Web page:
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Happiness Falls by Angie Kim

Happiness Falls by Angie Kim

Angie Kim’s second novel Happiness Falls is a mystery novel revolving around a missing father but it tries to be much more than that. But by doing a kind of bait and switch and also going down a few too many expository rabbit holes, Kim sometimes loses the thread of the actual mystery.

Mia Parkson narrates the story of Happiness Falls from a remove. This allows her to analyse everything that happens to her and her family and point out where things went wrong. This is no more so than in the first chapter when her father Adam goes missing but she does not raise the alarm because of a series of assumptions about what happened that day which she takes the reader through. Mia’s father disappeared while out with her fourteen-year-old brother Eugene. Eugene has autism and a condition called Angleman’s Syndrome and is considered to be “non-verbal” meaning he cannot communicate verbally. Eugene came home on the day that his father disappeared with bloodstained clothes which Mia immediately washed and then experiences misunderstanding from the police who misunderstand his attempts to communicate with them. As part of the investigation, Mia is given access to her father’s notebook in which he chronicles experiments on his family to determine a way of measuring relative ‘happiness’.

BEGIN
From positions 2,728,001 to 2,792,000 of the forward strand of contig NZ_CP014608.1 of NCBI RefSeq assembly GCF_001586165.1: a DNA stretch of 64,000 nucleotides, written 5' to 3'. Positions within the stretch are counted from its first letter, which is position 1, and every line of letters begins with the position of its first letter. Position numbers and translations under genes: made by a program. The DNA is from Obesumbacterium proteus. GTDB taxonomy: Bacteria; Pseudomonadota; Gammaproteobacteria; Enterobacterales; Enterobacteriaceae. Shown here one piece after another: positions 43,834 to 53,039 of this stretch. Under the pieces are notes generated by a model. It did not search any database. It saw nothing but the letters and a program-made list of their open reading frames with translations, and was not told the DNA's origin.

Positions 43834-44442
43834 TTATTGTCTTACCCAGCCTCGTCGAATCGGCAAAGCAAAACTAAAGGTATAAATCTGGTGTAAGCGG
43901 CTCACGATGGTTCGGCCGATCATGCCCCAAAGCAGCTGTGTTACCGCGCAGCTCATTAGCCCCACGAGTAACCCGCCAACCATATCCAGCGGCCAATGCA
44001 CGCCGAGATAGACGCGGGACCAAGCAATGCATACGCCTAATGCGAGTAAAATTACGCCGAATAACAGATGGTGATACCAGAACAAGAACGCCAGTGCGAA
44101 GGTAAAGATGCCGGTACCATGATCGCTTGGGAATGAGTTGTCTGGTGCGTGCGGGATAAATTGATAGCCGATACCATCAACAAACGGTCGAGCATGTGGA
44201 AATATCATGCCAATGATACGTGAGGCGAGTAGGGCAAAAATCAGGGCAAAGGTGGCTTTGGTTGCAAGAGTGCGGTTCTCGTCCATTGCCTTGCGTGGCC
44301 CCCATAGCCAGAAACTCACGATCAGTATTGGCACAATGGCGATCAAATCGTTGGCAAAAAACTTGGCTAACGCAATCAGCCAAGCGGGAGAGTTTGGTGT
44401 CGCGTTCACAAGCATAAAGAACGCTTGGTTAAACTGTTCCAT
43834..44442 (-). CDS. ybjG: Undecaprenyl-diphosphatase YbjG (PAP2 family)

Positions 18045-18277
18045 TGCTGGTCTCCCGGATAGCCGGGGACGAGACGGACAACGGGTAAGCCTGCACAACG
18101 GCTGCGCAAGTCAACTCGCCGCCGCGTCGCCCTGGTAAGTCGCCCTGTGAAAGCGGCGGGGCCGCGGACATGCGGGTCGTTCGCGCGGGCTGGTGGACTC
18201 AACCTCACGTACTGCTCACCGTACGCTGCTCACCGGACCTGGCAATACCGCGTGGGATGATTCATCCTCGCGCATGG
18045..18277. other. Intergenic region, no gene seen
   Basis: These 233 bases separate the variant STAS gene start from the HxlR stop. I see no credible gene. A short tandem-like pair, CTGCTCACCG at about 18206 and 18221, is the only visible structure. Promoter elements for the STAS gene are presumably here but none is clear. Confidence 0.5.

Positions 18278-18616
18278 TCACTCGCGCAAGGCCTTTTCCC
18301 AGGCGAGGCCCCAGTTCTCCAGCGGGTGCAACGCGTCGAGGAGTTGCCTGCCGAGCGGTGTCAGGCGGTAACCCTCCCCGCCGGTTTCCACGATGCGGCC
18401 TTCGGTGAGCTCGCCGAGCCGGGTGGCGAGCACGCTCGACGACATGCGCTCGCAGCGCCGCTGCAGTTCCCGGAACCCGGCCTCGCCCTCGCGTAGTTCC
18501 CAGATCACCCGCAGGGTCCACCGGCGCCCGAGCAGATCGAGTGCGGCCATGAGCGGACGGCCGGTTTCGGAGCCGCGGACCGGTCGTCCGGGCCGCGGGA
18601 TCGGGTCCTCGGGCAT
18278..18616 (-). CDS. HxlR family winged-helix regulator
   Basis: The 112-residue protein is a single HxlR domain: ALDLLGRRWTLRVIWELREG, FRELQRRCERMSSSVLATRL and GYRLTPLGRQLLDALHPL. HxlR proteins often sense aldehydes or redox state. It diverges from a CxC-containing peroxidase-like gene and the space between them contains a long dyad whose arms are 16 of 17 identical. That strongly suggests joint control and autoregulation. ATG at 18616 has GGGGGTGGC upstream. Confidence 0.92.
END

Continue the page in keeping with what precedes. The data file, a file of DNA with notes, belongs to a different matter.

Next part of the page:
At its core, Happiness Falls is a call for greater understanding of disability and in particular conditions that impact on the ability to communicate. Mia herself slowly comes to the realisation that her brother understands much more than she believed and that he might be frustrated and angry about the fact that she does not realise this or appreciate his attempts to communicate with her. And part of the driver of the plot is the actions of a charlatan who took the family’s money while faking that communication. This aspect also leads the novel into some very ambiguous and potentially dark places.

The problem is that Happiness Falls tries to do much more than this. The focus on Adam’s research into happiness while interesting detract from the overall story. And at best it throws Adam into a particularly poor light given he was actively experimenting on his children.

Happiness Falls is an ambitious novel that does not quite meet those ambitions. The mystery set-up gives the whole enterprise some narrative drive but it is not quite enough to overcome the amount of analysis and exposition on communication techniques with young people with autism and research into how to measure happiness. But what Kim does extremely well is put a strong case for having high expectations of children who need to communicate in a non-standard way. That people should not assume that an inability to communicate is commensurate with an inability to understand or to reason. And while with this realisation comes some uncomfortable suspicions in this story, that just makes it seem more believable.

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Happiness Falls by Angie Kim

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Wrap Up

Happiness Falls by Angie Kim



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